Unlike anything else you have in your CD collection. Even subsequent De La Soul albums.
It's at a great price, too... even with the exchange rate.... buy it Buy It BUY IT!
You will be thankful.
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on 28 March 2014
This truly is one of the greatest records of all time. So innovative and fresh, at the time it blew away every other rap record and even now manages to sound new and groundbreaking. Samples that are pure genius, coupled with a rhyme style which on certain tracks, even 25 years later, I'm still finding new nuances with, make this outstanding. Buy on the fully extended version which includes every b side of the time cause unfortunately whilst at the time De La could only produce pure 24 Carat gold the period was short lived when they ditched the daisy age. Am only giving this five out of five cause there isn't a six!!!
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on 30 December 2009
The most unique hip hop album you will ever listen to, while N.W.A. were making ultra-violent gangsta rap and Public Enemy were making politically charged attacks on the man De La Soul were making happiness and a new D.A.I.S.Y (Da Inner Sound Y'all) age with this legendary collection of innovative and intricate songs. The use of sampling is stunning, where else could Peg by Steely dan fit in perfectly with a rap song? Eye Know is the only place I know where such a thing can be found (it also makes great use of a horn lick from Sly and the Family Stone) and, technical talk aside, it's a gorgeous song even in its own right; a straight up love song in a rap album? Who'd have thunk it? And it fits in, there's not a bum note in the whole thing and the air of unending wit and happiness seeps into your mind and infects you with it's sense of mischief for days on end. An album of classics, that still sounds fresh 20 years on.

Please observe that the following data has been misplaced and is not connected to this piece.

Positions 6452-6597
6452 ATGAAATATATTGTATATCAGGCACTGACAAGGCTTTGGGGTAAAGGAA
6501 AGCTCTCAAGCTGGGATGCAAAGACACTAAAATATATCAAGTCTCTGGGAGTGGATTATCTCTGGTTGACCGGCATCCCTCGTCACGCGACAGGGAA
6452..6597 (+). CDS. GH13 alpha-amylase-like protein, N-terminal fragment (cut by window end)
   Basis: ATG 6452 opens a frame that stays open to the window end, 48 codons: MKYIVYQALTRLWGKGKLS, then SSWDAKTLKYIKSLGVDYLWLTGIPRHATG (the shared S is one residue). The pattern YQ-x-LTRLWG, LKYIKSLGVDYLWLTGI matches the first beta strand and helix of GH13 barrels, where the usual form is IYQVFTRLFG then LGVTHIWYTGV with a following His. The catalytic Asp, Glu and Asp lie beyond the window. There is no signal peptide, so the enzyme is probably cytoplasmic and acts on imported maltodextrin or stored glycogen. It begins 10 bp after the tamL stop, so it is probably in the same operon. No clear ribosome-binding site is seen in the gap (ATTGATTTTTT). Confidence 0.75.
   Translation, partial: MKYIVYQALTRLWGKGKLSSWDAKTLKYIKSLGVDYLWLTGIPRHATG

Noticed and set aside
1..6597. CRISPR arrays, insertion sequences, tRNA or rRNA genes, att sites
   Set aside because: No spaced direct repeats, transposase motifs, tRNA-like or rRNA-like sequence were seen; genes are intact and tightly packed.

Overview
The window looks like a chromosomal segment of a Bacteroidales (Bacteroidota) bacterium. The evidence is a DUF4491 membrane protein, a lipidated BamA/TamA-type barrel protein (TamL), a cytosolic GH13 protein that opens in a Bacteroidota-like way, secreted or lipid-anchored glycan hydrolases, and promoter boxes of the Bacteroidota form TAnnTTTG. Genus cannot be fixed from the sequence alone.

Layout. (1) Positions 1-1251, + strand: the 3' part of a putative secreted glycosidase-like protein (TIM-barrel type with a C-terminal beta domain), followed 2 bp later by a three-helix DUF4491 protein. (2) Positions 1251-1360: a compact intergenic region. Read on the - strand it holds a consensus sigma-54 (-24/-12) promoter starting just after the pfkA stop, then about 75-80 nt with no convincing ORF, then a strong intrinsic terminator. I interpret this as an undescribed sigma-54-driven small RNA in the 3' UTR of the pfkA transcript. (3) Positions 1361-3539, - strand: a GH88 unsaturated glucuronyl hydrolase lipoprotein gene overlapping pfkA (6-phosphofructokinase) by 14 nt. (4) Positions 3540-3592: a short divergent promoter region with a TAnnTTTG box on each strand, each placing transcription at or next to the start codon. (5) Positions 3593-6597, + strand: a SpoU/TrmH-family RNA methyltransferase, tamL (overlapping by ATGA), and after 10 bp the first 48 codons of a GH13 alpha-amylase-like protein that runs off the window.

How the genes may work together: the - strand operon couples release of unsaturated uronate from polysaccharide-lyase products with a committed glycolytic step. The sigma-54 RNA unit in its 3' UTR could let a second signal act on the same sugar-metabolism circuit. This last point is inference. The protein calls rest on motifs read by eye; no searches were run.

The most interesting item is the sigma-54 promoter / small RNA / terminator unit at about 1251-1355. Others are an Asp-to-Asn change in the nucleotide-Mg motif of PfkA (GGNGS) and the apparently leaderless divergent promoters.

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on 21 June 2008
Don't get me wrong-I'm predominantly New Wave/Indie but I remember De La Soul for making infectious,catchy tunes and there are many on this album.Whenever I need a lift I play this-it is quite simply impossible not to enjoy.I'm listening now after a couple (or so!) beers and I'm grinning from ear to ear.
Fantastic.Buy It.
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on 20 January 2000
This album is essential listening for any hip-hop fan and is a wonderful reminder of the days not so long ago when rap/hip hop wasn't too afraid/stupid to have a positive message. Cool, inventive, funny, poetic - a hip hop masterpiece. The 'daisy age' will never end...